• Reply 11 of 12
    Resource Forks:

    \tMy intent in this article is to argue what Apple's general direction is by pointing out several key behaviors/changes/events/products which may indicate Apple's current thinking and direction, as a company.

    Now, resource forks:

    \tI am aware that it is still technically feasible to use resource forks in Mac OS X, but it seems to be discouraged by Apple, and Apple itself has abandoned it in its own applications. Now, this in it self, as well as the issue of metadata, which is related resource forks, is quite big in itself. Without hesitation I would recommend that anyone interested in a good, well written article about this (the best I've seen!) read John Siracusa's article on Ars

    \tWhat I am saying is NOT that resource forks are the end all, be all of metadata. In fact I would agree that we need something new and better for several reasons, but what is concerning is that Apple hasn't actually gone ahead and fully implemented a true, superior successor to resource forks, setting us back considerably.

    The GUI, the column view:

    I see the point about the GUI having to be "evolutionary" and somewhat conforming to user's expectations. But, that's exactly my point.. Apple became Apple, and got ahead by being "revolutionary", not evolutionary. It's time to break with the old paradigms or at least take them to a new level of refinements. What could these new ideas and refinements be? Well, I am not an interface expert (there are so few these days), but I have read on possibly more practical interfaces like Jef Raskin 's zooming interface , for example. I just think there's more out there to be explored, yet we seem to be "stuck" with the old paradigms. Te thing is, with a computer it would be completely possible to keep the "old" interface paradigms and let the user choose between it and the "new"-- just press a button! It's not like we have physical limitations to abide by, like that with the interface of a car's controls.

    Oh, and I agree column view is very useful, and so is the terminal-- I am not criticizing Apple for not "innovating" them, in fact like was mentioned, the NeXT OS used these-- and I think they SHOULD be there in Mac OS X-- But, all I am saying is that they are neither "new" nor "innovative" nor anything to make a big deal about these days.

    A for the old Mac OS GUI team being an ivory tower-- I don't think they revolutionized the Mac GUI in the way I speak of, but then again they were also limited by the legacy OS-- with Mac OS X, Apple had a whole new opportunity to depart from the old, set new standards in the GUI, but I think it was largely lost (on the GUI front, not the technical front)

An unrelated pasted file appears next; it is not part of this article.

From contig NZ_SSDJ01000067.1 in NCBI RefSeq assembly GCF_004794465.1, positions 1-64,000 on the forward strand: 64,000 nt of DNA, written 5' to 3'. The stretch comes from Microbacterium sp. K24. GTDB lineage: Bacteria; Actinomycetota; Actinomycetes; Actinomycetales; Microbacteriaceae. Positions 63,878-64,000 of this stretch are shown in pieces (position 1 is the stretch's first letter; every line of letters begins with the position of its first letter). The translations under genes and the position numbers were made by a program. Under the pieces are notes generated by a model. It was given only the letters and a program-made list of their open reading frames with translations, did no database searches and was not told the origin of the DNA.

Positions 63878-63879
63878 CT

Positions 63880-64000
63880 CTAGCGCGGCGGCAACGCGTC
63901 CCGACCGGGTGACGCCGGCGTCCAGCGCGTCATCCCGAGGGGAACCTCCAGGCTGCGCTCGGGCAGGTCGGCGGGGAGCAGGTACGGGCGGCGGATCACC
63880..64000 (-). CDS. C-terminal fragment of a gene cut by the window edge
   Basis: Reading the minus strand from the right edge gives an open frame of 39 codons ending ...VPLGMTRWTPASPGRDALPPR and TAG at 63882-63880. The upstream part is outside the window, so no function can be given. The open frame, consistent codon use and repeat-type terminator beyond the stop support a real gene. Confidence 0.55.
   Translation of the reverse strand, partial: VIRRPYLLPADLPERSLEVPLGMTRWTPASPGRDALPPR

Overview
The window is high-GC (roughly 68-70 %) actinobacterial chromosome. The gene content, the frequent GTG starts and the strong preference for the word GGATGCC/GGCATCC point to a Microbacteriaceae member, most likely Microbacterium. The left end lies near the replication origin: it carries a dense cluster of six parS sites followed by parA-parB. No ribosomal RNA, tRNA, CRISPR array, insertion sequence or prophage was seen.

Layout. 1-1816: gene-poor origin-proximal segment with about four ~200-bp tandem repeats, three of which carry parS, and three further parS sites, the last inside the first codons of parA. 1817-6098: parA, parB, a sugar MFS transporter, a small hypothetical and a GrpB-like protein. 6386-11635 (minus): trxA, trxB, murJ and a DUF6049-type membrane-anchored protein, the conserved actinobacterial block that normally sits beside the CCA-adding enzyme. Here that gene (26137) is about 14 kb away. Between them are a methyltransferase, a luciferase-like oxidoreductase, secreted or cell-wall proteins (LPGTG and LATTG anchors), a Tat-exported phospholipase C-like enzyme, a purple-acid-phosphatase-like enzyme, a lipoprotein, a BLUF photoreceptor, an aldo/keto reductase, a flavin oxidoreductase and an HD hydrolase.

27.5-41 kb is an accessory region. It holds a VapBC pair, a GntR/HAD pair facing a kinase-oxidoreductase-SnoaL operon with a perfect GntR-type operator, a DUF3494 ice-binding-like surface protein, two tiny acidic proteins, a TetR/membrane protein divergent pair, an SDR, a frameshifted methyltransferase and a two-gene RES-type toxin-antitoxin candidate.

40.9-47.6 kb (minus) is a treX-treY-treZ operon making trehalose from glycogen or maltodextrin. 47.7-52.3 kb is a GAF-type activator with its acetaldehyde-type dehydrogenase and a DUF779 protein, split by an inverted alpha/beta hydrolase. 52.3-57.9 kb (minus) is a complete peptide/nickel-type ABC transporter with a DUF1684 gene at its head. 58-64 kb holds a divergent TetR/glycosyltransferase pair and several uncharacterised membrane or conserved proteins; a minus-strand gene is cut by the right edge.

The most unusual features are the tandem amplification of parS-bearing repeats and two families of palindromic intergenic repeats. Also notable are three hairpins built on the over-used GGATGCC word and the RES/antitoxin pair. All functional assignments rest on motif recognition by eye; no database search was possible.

iTunes, Music Store, iPod:

    \tYes, there is value to iTunes and it adds value to the iPod. What I like most is the ability to play and availability of audio books (even they they are a bit pricey!), and how artists can upload their songs relatively easily. I just worry that this will take Apple in a totally different direction, away from creation and towards mainly distribution, but perhaps this is just baseless worry on my part. And of course, it would be silly for Apple NOT to capitalize on the success of the iPod.

    The Apple Stores, retail:

    \tThis is another point I neglected, but important nonetheless. Regardless, Apple seems not to be playing fair with retailers, and I agree that Apple will probably dump the majority of them once the Apple retail stores are in full force.

    \tAs far as looking at Apple like the Gap, though I see some similarities, I digress. Clothes and Computers are such different things that I do not think that they can be directly comparable business-wise. Macs aren't just about design, they are about technology, value, productivity. Setting down a pattern to produce cut up faded pairs of jeans is not the same thing as coding Mac OS X or designing the iMac G5. And Dell does less "manufacturing" than Apple does.

    Thanks for the great feedback guys!
  • Reply 12 of 12

    Originally posted by GamoGuy

    The Apple Stores, retail:

    \tThis is another point I neglected, but important nonetheless. Regardless, Apple seems not to be playing fair with retailers, and I agree that Apple will probably dump the majority of them once the Apple retail stores are in full force.

    I have seen the arguments from retailers, but I am just not convinced that Apple is actually giving much of an advantage to the Apple Stores, and there is a lot of evidence that they are playing fair. Most of the retailer complaints have been about product constraints right after product intros, but that is just when it is easiest to sell and item. They conveniently forget to mention that they have been relying on those events to make money because they have not done the work to keep their business going during the mid-cycle.

    The Apple stores are successful because they work well all the time, not just at the peaks. I don't think that Apple should try and get rid of the other retailers, but it should not ignore an under- or poorly-served market because it would create more competition for another retailer.